Heard weekly on WHYY and other NPR member stations, The Pulse tells stories at the heart of health, science and innovation.
Why do you wait forever in your doctor’s office? Can we stop asteroids from smashing into Earth? What’s with people’s love of round numbers? Why do some of us cry after anesthesia? How much should an MRI cost, really?
The Pulse explores the questions that make people go, “Yeah, why is that?” It tells stories from ground level, where illness, healing and discovery are personal. The Pulse celebrates science, and covers breakthroughs with healthy skepticism.
Radio: A weekly hour-long audio experience that fits the standard NPR clock
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The Pulse Team
“Hosting a Health and Science show allows me to talk about everything – from baking a perfect dinner roll to freezing kidneys, or finding a giant dinosaur. What else could a woman ask for?”
Maiken has covered behavioral health since 2008, and has hosted The Pulse since its launch in 2013. Before that, she produced several weekly radio shows for WHYY.
Maiken is originally from Germany and remains passionate about soccer. Other than working in radio, she’s owned a music rehearsal studio and tried her hand (for a few miserable years) in booking Indie Rock shows. She spent her first three months in this country sleeping on a box spring because she didn’t know it wasn’t a mattress.
Lindsay Lazarski is a multimedia journalist and producer of the Pulse. Before joining the health and science team she created and co-produced WHYY’s Cosby Unraveled podcast. For several years, Lindsay reported on Pennsylvania’s distressed cities, often traversing the state — from former steel towns to coal country — giving voice to people living and working in overlooked communities for the Keystone Crossroads project.
Before joining the team he worked as a freelance producer for WHYY’s daily news shows, The Why and Radio Times.
Xavier is a graduate of The City University of New York’s Baruch College and Columbia University’s Graduate School of Journalism. Xavier is very passionate about radio and podcasts. He loves bad TV shows, sad music and a good joke.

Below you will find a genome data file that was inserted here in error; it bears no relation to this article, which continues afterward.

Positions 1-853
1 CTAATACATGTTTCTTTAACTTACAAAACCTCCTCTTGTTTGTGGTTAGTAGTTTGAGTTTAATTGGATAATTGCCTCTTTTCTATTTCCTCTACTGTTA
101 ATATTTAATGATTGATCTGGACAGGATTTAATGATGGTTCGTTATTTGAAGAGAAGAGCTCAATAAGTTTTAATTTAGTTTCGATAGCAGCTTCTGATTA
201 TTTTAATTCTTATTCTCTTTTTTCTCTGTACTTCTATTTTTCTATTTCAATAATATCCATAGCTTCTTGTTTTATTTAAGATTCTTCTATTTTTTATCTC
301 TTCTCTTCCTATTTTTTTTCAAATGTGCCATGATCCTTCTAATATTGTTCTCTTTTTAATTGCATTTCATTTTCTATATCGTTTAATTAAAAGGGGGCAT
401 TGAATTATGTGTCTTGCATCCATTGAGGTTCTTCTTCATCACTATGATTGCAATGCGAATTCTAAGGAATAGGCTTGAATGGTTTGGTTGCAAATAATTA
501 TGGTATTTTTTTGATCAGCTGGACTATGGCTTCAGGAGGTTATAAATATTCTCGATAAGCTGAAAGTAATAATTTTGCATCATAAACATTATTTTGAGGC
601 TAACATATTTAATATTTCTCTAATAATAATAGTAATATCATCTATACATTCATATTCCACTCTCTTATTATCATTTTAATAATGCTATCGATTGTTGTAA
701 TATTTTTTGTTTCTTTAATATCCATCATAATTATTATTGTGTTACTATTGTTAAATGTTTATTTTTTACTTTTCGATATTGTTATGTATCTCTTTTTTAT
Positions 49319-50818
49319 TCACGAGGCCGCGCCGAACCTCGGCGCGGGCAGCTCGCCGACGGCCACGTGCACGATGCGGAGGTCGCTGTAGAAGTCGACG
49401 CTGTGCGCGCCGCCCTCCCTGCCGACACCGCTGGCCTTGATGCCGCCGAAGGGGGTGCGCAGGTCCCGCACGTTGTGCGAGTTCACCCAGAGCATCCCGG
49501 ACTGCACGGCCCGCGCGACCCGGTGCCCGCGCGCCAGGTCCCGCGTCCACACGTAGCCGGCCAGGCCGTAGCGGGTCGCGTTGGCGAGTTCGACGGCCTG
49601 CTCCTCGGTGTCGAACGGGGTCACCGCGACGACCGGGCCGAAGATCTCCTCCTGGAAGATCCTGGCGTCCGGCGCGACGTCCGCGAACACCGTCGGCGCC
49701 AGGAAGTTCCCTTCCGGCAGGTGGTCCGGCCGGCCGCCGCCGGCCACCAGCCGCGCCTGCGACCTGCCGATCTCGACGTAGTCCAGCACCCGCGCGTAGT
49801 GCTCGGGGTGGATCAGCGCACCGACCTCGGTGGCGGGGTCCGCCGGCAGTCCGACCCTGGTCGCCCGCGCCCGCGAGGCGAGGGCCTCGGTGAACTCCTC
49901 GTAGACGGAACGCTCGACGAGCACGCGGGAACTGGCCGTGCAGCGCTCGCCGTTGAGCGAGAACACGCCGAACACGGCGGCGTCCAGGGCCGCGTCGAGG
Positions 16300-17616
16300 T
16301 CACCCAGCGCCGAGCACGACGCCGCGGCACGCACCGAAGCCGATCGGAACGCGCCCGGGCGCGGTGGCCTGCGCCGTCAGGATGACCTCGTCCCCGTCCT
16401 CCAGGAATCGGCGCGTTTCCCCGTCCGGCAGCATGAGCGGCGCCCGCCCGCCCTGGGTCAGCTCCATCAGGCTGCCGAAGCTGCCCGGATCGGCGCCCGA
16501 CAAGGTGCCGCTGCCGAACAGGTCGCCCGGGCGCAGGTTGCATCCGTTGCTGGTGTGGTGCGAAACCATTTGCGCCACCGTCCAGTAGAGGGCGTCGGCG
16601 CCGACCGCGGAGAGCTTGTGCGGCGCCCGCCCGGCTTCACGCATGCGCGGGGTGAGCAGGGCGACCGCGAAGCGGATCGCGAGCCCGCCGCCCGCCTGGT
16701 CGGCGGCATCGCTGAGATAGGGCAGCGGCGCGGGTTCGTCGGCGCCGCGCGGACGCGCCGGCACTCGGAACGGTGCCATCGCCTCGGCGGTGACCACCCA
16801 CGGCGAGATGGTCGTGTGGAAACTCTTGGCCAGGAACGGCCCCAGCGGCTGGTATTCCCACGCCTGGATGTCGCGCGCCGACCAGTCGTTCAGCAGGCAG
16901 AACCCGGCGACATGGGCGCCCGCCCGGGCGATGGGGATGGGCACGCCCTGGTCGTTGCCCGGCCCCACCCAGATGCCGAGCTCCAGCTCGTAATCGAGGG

Alan was all set on majoring in biology, but then he realized he liked writing about science more than doing research, so he left Hong Kong and went to study journalism in the U.S. After interning at NPR and WBEZ in Chicago, he has never wanted to work anywhere outside of public radio. He covers space and all other kinds of innovation. He enjoys comic books, LEGO, and dragon boating.
Liz is a health and science reporter working on The Pulse. Liz is a recent radio convert, whose interests include social determinants of health, watchdog journalism, and all things related to the brain. Before coming to WHYY, Liz spent seven years as a music writer in Beijing.
Jad Sleiman mainly covered conflict and the Middle East for newspapers and wire services before switching to public radio. He’s interested in stories about smaller, surprising communities. He plays the piano and several table top games.
Charlie enjoys fixing things for The Pulse. Sometimes he makes it worse and that usually sounds better. Before joining the show, he recorded orchestras, archived NPR tape from the ’70s and canoed the length of the Delaware river.
NPR and Kaiser Health News
The Pulse is a part of a nationwide collaboration between NPR and Kaiser Health News that brings together station-based health reporters across the country for weekly conference calls. With the support of NPR and KHN editors, reporters discuss story ideas, share sources and work together to make health and policy stories compelling to the radio listener and web audience. Members of the collaborative help our reporters put stories into a national context, and offer access to insiders and other health care experts in off-the-record discussions.
Side Effects Public Media
is a health journalism collaborative exploring the impacts of place, policy and economics on Americans’ health. Their reporting sheds light on root causes of community-wide health problems—from chronic disease, to mental health and addiction, to infant mortality—and on new efforts to solve them.